Moleskine Notebooks – 10 Things You Need To Know

10 things you need to know about moleskine notebooks

1

Despite the name they are not actually made from mole’s skin or leather but from polypropylene, a material commonly used in book coverings. After some concern about PVC in the covers they have now been declared PVC-free and they are compliant with California Proposition 65, one of the most stringent regulations in the world regarding the safety and environmental impact of materials.

2

They are based on the notebooks used by Hemingway, Van Gogh and Picasso, with rounded corners, ivory notepaper, an expandable pocket, ribbon marker and an elastic closure. The name comes from Bruce Chatwin’s book The Songlines, where he mourns the loss of the black oilskin-covered notebooks called ‘Carnets Moleskins’ which he uses to make his notes. Bought in a little shop in the Rue de l’Ancienne Comédie in Paris, the last manufacturer had closed and they were no longer available.

3

The notebooks were resurrected by a small Italian publisher called Modo & Modo in 1997 who wanted to design a product for ‘the global nomads, a new creative class who constantly travel’. Trademarking the name Moleskine, they registered on the Italian stock exchange in 2013 and in 2016 had a turnover of €145.2m, employing 500 people between its Milan headquarters and its 80 shops around the world.

10 things you need to know about moleskine notebooks

4

Part of the unusual approach Moleskine took was to sell them in bookshops rather than just stationery shops – they were still books after all but just not yet written. Initially booksellers were unsure but eventually they realised the overlap, fitting neatly with the more modern approach of Barnes and Noble and Waterstones. These days no self-respecting bookshop would be without a selection of blank journals alongside their book offering and for that we can thank Moleskine.

5

They are no longer made in Italy but in China, the change causing a lot of negative feedback from fans. Moleskine like to make the point on their website that paper did in fact originate from China in the 2nd Century, presumably making it some sort of ancestral home to notebooks. An interesting point, not sure how relevant it is.

6

Pronunciation is an issue for many people it seems. It is an English word for a French notebook, made by an Italian company. Mole skin would be the English way, mole eh skeen the French choice and the Italians would say mole eh skeen eh. Moleskine say anything goes and there is no correct way to say it so make your own choice.

7

All books have their own ID, printed on a sticker and found in the pocket. It is said that you can use this to identify your book and get assistance with any problems though not sure how well that process works. Some people collect the stickers though and you’ll find threads on Reddit and Facebook about what to do with them.

moleskine notebook

8

Very little advertising is done for the books, Moleskine preferring to do their marketing via social media and working within the artistic community. They do a lot of work with architecture, design and illustration, publishing books on the subject and running an archive of artist’s notebooks which is worth checking out.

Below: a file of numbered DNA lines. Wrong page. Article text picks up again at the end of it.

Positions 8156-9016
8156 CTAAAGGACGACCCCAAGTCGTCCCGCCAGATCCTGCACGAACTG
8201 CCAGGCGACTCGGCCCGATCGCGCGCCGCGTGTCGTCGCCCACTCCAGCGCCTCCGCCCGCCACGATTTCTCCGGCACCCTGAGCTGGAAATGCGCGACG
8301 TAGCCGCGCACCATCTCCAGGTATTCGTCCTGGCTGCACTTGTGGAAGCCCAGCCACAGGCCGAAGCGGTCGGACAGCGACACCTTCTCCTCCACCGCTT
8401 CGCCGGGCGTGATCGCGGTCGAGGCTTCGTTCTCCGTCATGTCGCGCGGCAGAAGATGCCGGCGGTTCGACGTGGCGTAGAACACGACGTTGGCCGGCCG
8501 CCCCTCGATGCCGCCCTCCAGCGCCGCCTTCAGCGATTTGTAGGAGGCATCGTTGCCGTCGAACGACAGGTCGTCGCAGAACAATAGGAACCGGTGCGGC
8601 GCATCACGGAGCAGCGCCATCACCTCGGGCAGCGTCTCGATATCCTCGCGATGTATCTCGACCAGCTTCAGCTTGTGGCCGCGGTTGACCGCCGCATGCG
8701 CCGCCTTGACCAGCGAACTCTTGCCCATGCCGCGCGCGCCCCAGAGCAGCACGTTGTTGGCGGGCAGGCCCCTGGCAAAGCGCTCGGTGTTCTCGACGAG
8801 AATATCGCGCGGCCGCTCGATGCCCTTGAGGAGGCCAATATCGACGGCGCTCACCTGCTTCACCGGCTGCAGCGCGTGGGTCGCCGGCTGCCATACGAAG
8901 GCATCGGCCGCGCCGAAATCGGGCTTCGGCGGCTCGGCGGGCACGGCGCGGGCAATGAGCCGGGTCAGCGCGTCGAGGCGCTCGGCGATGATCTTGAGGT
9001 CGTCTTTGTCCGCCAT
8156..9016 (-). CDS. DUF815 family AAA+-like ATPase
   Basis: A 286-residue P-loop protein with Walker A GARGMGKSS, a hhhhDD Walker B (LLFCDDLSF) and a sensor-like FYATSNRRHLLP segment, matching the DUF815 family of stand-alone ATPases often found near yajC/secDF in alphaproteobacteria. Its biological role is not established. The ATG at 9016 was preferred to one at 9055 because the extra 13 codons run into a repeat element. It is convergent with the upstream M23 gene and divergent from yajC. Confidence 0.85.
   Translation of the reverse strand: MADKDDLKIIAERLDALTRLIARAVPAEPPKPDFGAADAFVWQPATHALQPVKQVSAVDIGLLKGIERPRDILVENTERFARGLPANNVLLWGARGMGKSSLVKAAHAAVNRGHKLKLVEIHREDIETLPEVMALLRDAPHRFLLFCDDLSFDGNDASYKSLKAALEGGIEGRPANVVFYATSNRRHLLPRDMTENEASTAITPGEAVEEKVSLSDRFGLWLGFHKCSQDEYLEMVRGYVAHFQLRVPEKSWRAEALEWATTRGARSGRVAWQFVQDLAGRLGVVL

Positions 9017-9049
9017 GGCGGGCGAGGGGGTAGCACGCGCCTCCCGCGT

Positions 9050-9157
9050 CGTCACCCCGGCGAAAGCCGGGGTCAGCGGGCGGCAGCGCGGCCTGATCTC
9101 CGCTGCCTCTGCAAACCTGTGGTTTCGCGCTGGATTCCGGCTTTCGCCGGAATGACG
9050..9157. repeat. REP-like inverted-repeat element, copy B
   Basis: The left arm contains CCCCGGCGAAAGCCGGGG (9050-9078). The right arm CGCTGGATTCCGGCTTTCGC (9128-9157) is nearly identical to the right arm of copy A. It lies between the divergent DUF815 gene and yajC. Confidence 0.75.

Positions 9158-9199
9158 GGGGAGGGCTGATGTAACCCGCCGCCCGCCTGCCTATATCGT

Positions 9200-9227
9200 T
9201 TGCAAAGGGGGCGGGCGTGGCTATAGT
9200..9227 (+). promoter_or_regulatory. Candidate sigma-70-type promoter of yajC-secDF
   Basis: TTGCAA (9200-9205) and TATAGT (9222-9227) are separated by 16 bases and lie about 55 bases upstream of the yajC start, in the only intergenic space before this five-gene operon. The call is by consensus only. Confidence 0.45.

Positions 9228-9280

9

They have a non-profit operation which is independent from the rest of the company – the Moleskine Foundation. This has a special focus on Africa and uses art and creativity to provide grants to cultural organizations and projects. The Foundation believes that creativity has the power to transform society and produce positive, concrete change

10

The paper weight is 70gsm, acid free and FSC-certified (Forest Stewardship Council). There is much debate amongst ink pen users as to whether the paper is good enough to handle fountain pens but for most people, they are undoubtedly the biggest brand with the highest brand recognition.

5 Comments
  1. Overpriced, poor quality, definitely not fountain pen friendly. As you suggest they are just a marketing concept trading on a dubious heritage with a virtue signalling charity arm. Outsourcing everything to China is not going to end well. Manufacture cheaply and sell at premium european prices to maximise profits.
    There are lots of alternatives in style and price, with 1917 being the main premium competition and Beechwood books, with 120gsm probably Chinese paper, very competitively priced.
    I personally prefer Clairefontaine My Essential thread bound notebooks, with 90gsm paper still made in France and assembled in North Africa bought from Cult Pens, because Bureau is sadly no more, if you wish to avoid Amazon.
    Please forgive the rant but I am a very sad notebook obsessive and could probably start an argument in an empty room.

    1. Agreed the paper doesn’t work well with ink pens but a lot of people out there don’t use them and they find the paper just fine for their needs. Their heritage may be largely invented but arguably they have their own heritage now and many still love them, including the amazing Mr Cup https://www.instagram.com/p/CFNLdu3BL35/

      Not one for the obsessives for sure though!

  2. I use moleskine 9×14 notebooks one for shopping lists one for general aids to my memory writing with a 1.1 mm italic nib and have no problems what so ever. No bleed through, no feathering and minimal ghosting and this is their cheapest notebook.Perhaps the criticism needs to be looked at again.

    1. I haven’t used Moleskine for a while now so to be fair I’m not up to date. My experience was that it ghosted quite terribly with fountain pens and ballpoints alike but each to his own – the brand is certainly iconic.

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